8.29.2009

Why Iceland and Latvia Won’t (and Can’t) Pay the EU for the Kleptocrats’ Ripoffs

http://michael-hudson.com/articles/countries/090817IcelandLatviaWontPay.html
http://www.33ff.com/flags/XL_flags_embossed/Iceland_flag.gifhttp://www.33ff.com/flags/XL_flags_embossed/Latvia_flag.gif
by Prof. Michael Hudson
8.17.2009

Can Iceland and Latvia pay the foreign debts run up by a fairly narrow layer of their population? The European Union and International Monetary Fund have told them to replace private debts with public obligations, and to pay by raising taxes, slashing public spending and obliging citizens to deplete their savings. Resentment is growing not only toward those who ran up these debts – Iceland’s bankrupt Kaupthing and Landsbanki with its Icesave accounts, and heavily debt-leveraged property owners and privatizers in the Baltics and Central Europe – but also toward the neoliberal foreign advisors and creditors who pressured these governments to sell off the banks and public infrastructure to insiders. Support in Iceland for joining the EU has fallen to just over a third of the population, while Latvia’s Harmony Center party, the first since independence to include a large segment of the Russian-speaking population, has gained a majority in Riga and is becoming the most popular national party. Popular protests in both countries have triggered rising political pressure to limit the debt burden to a reasonable ability to pay.
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Populations are asking not only whether debts should be paid, but whether they can be paid! If they can’t be, then trying to pay will only shrink economics further, preventing them from becoming viable. This is what has led past structural adjustment programs to fail.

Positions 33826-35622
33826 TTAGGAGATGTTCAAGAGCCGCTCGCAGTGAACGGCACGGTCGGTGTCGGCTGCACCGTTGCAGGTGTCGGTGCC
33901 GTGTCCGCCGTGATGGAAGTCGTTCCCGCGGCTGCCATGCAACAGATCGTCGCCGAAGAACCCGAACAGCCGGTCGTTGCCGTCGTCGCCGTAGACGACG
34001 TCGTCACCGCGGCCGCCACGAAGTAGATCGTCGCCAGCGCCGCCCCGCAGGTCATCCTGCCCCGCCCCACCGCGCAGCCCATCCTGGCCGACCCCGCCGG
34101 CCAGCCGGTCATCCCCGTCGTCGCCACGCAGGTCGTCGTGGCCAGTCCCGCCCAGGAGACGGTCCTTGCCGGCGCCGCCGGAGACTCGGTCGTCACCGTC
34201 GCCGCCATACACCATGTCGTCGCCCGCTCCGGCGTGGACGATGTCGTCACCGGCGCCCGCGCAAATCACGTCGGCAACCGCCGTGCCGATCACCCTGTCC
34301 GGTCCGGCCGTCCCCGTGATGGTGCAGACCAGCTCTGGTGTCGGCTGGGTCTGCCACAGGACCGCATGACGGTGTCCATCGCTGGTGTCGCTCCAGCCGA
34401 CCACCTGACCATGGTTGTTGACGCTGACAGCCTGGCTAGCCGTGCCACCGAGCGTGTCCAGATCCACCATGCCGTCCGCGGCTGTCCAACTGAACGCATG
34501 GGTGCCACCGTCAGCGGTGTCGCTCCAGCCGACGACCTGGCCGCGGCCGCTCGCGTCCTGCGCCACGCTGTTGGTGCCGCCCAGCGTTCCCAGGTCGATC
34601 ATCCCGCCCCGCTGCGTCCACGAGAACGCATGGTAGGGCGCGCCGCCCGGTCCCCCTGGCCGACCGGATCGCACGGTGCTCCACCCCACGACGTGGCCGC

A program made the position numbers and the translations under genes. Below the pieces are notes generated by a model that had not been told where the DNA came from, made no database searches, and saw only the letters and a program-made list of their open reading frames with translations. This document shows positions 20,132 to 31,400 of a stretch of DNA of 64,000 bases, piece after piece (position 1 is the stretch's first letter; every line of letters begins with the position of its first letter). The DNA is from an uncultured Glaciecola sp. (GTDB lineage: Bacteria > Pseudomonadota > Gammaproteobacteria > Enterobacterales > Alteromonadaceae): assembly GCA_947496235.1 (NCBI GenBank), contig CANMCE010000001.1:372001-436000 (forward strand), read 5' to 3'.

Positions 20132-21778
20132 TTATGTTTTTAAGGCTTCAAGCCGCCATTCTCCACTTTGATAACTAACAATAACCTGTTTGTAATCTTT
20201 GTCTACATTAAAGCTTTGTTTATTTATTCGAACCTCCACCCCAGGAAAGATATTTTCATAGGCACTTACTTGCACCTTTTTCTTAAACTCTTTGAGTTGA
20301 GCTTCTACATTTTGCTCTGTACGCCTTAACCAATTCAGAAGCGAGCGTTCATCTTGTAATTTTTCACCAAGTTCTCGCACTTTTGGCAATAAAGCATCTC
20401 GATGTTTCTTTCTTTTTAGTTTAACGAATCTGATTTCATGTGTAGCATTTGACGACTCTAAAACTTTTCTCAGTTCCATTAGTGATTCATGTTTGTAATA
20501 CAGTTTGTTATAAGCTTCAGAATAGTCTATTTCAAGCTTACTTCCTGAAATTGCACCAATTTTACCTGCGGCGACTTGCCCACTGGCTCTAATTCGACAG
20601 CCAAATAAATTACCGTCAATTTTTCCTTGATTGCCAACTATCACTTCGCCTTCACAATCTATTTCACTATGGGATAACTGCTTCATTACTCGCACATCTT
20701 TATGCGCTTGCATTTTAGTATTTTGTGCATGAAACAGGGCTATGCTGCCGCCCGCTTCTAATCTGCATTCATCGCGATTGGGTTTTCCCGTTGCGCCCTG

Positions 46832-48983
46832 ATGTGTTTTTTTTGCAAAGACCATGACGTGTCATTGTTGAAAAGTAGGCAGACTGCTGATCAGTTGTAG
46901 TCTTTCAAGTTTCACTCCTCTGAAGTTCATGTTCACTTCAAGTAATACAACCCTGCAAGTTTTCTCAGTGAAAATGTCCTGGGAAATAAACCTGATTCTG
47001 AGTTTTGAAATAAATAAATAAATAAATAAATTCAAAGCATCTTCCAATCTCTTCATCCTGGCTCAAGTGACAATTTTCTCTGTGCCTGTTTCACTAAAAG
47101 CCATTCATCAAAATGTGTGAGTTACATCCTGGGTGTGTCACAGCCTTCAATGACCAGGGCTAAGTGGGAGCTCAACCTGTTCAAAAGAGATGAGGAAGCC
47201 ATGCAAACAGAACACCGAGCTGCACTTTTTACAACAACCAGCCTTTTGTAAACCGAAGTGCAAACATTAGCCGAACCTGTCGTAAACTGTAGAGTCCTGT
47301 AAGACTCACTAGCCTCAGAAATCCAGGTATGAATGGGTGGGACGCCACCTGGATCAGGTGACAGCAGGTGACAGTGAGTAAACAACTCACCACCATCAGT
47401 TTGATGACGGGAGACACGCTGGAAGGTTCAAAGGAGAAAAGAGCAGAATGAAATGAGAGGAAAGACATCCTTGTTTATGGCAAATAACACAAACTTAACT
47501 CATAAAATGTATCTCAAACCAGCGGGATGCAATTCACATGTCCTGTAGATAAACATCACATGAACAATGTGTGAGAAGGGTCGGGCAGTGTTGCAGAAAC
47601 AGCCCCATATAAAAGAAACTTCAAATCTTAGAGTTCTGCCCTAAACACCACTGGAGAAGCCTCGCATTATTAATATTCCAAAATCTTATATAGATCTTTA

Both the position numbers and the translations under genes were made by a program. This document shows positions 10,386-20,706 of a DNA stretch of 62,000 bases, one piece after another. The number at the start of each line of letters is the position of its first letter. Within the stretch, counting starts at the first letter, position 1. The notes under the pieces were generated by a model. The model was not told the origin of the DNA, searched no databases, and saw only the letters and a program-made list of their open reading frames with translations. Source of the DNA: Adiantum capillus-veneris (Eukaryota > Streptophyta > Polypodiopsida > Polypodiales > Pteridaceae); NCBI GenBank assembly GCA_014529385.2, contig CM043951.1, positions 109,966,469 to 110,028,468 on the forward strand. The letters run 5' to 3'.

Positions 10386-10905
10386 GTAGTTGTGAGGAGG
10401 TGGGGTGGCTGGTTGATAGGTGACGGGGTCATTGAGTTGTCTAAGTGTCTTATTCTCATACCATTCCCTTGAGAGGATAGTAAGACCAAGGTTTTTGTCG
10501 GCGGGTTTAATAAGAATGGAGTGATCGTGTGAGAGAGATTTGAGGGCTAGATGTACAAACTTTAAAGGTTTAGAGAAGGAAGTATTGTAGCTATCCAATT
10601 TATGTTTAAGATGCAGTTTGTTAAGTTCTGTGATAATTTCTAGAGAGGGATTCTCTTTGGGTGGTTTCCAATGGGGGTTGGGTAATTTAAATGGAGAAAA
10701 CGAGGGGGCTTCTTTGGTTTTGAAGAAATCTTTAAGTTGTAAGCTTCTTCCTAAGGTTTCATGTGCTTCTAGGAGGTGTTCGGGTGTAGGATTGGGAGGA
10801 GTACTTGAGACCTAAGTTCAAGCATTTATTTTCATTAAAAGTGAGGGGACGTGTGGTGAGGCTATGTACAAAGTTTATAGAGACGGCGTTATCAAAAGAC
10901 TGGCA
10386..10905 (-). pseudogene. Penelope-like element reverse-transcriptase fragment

Will Britain and the Netherlands accept this new reality? Or will they cling to neoliberal – that is, pro-creditor – ideology and keep on stubbornly insisting that “a debt is a debt” and that is that. Trying to squeeze out more debt service than a country could pay requires an oppressive and extractive fiscal and financial regime, Keynes warned, which in turn would inspire a nationalistic political reaction to break free of creditor-nation demands. This is what happened in the 1920s when Germany’s economy was wrecked by imposing the rigid ideology of the sanctity of debt.
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Failure to recognize the limited ability to pay runs the danger of driving over-indebted countries out of the Western orbit. Iceland’s population is upset at the EU’s backing of the bullying tactics of Britain and Holland trying to extract reimbursement for bailing out their Icesave depositors – €2.6 billion to Britain and €1.3 billion to Holland. Social Democrats won April’s Althing election on a platform of joining the EU, but burdening the country with these Icesave debts would prevent it from meeting the Maastricht criteria for joining the EU. This makes it appear as if Europe is more concerned with debt collection than with getting new members.